Monday, December 06, 2004


Aaron Brown:

BROWN: There is an important and explicit bargain between the press and the Pentagon in a time of war. We don't do anything to endanger the troops or operations. They don't lie to us.

Each is essential in a free society and each is made more complicated by the information age but it seems that sometimes in an effort to mislead the enemy the military has come close, very close, to crossing the line and misleading you, so again, from the Pentagon, CNN's Barbara Starr.

Donald Rumsfeld:

But the idea that government needs, for whatever reason, to actually actively tell something that's not true to the American people or the press, I just haven't.


It was also a distorted and incomplete narrative, according to dozens of internal Army documents obtained by The Washington Post that describe Tillman's death by fratricide after a chain of botched communications, a misguided order to divide his platoon over the objection of its leader and undisciplined firing by fellow Rangers.

The Army's public release made no mention of friendly fire, even though at the time it was issued, investigators in Afghanistan had already taken at least 14 sworn statements from Tillman's platoon members that made clear the true causes of his death. The statements included a searing account from the Ranger nearest Tillman during the firefight, who quoted him as shouting "Cease fire! Friendlies!" with his last breaths....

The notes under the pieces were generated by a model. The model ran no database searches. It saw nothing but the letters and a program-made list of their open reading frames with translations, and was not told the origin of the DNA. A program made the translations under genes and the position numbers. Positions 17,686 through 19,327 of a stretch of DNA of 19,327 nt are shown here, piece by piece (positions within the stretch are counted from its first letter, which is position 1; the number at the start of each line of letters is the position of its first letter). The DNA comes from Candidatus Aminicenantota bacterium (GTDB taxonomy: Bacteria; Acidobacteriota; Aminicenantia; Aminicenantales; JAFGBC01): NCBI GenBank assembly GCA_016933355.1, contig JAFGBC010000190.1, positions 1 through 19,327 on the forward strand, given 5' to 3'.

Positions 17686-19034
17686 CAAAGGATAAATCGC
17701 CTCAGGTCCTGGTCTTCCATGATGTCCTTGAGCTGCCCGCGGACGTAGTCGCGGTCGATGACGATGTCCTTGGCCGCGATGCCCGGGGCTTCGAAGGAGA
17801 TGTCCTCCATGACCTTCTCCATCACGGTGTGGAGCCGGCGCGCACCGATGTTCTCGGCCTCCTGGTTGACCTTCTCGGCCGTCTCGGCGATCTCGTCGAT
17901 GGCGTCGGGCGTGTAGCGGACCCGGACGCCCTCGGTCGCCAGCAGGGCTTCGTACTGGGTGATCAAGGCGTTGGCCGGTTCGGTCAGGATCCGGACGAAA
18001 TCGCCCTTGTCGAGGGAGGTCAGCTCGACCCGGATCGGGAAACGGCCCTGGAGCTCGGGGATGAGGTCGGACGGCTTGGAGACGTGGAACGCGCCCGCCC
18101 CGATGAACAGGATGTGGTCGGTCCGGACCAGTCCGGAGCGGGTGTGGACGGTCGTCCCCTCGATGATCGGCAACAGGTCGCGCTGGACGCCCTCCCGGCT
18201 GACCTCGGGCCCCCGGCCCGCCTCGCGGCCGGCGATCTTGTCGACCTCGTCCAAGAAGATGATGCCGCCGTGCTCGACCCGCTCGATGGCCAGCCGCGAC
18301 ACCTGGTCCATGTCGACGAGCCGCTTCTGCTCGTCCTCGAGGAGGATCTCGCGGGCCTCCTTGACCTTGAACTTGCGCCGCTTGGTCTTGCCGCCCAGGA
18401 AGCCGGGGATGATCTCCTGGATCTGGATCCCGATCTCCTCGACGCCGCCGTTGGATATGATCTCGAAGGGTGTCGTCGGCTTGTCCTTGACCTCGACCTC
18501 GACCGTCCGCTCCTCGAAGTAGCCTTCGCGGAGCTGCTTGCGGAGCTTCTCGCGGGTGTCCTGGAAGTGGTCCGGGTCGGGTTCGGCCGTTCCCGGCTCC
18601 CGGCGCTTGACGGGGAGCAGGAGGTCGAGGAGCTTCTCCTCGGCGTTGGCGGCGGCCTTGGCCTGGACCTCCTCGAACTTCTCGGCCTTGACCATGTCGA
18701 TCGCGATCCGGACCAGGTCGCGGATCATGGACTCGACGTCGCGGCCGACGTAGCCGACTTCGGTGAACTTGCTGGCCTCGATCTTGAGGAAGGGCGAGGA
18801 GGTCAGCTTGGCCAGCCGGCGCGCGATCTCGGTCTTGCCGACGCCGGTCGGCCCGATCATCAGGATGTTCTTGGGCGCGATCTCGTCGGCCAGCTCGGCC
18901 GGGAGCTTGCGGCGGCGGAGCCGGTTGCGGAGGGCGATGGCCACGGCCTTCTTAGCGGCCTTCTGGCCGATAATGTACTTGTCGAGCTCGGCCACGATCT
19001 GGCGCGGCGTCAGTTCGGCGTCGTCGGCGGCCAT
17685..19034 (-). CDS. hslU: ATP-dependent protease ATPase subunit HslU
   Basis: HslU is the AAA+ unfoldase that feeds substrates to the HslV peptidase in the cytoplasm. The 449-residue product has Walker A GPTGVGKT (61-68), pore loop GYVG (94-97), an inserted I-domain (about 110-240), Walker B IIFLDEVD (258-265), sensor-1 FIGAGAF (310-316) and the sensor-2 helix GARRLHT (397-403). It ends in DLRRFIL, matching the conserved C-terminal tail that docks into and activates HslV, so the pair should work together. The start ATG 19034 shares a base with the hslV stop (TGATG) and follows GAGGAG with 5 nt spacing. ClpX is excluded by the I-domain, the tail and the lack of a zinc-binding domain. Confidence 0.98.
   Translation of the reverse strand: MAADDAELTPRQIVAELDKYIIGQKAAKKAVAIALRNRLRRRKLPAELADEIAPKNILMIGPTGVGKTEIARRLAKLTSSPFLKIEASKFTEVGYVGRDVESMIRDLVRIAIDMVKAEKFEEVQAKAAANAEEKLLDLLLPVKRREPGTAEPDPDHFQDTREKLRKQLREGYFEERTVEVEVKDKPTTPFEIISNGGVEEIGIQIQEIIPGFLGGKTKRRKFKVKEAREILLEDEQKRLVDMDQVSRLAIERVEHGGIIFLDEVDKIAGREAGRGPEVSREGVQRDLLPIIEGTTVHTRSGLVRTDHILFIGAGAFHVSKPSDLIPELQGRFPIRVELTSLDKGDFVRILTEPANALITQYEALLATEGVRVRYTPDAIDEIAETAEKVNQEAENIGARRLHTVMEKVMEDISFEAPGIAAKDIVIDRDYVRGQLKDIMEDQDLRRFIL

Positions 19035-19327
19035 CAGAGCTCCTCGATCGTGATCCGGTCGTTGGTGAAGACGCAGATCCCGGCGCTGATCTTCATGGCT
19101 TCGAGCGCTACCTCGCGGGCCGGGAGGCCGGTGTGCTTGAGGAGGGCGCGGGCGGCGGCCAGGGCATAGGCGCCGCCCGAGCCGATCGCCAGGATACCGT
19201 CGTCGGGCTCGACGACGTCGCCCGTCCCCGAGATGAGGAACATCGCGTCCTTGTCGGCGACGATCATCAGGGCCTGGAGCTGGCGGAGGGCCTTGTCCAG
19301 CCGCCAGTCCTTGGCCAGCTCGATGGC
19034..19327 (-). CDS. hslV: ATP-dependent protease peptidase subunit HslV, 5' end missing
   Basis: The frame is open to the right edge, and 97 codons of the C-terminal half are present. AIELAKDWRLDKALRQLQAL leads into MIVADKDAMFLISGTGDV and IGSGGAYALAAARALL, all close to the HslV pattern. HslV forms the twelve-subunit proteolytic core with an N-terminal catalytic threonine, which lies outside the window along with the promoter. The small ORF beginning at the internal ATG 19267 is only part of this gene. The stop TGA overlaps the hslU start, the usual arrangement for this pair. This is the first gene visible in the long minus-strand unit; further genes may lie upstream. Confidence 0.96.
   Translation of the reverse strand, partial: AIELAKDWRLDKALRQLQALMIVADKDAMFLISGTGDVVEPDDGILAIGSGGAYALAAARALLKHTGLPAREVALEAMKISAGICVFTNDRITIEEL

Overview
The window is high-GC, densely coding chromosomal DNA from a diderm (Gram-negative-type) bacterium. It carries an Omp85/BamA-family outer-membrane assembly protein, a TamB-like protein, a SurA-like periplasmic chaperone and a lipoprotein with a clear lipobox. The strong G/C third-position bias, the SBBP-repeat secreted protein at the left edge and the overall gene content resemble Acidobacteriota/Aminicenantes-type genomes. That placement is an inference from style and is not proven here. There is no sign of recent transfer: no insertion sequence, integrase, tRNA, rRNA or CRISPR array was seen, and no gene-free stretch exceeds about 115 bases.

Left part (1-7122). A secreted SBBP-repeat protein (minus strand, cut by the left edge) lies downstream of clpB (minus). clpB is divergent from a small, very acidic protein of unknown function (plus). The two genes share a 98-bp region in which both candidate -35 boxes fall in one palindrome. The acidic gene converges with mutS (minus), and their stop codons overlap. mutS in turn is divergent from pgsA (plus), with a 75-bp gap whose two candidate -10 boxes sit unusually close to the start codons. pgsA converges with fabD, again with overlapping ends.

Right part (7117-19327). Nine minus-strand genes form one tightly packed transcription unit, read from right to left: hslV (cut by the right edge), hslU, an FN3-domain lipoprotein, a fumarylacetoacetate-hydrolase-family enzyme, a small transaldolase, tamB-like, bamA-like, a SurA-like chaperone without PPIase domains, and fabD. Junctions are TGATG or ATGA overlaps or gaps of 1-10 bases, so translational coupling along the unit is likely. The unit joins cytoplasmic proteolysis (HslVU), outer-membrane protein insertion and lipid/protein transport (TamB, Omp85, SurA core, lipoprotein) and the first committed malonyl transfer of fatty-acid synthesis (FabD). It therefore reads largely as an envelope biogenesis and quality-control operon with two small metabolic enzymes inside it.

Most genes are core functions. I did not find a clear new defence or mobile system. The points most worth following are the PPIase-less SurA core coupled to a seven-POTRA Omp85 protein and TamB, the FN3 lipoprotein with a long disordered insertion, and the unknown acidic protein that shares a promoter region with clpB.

But the Army's published account not only withheld all evidence of fratricide, but also exaggerated Tillman's role and stripped his actions of their context. Tillman was not one of the senior commanders on the scene -- he directed only himself, one other Ranger and an Afghan militiaman, under supervision from others. And witness statements in the Army's files at the time of the news release describe Tillman's voice ringing out on the battlefield mainly in a desperate effort, joined by other Rangers on his ridge, to warn comrades to stop shooting at their own men.

The Army's April 30 news release was just one episode in a broader Army effort to manage the uncomfortable facts of Pat Tillman's death, according to internal records and interviews.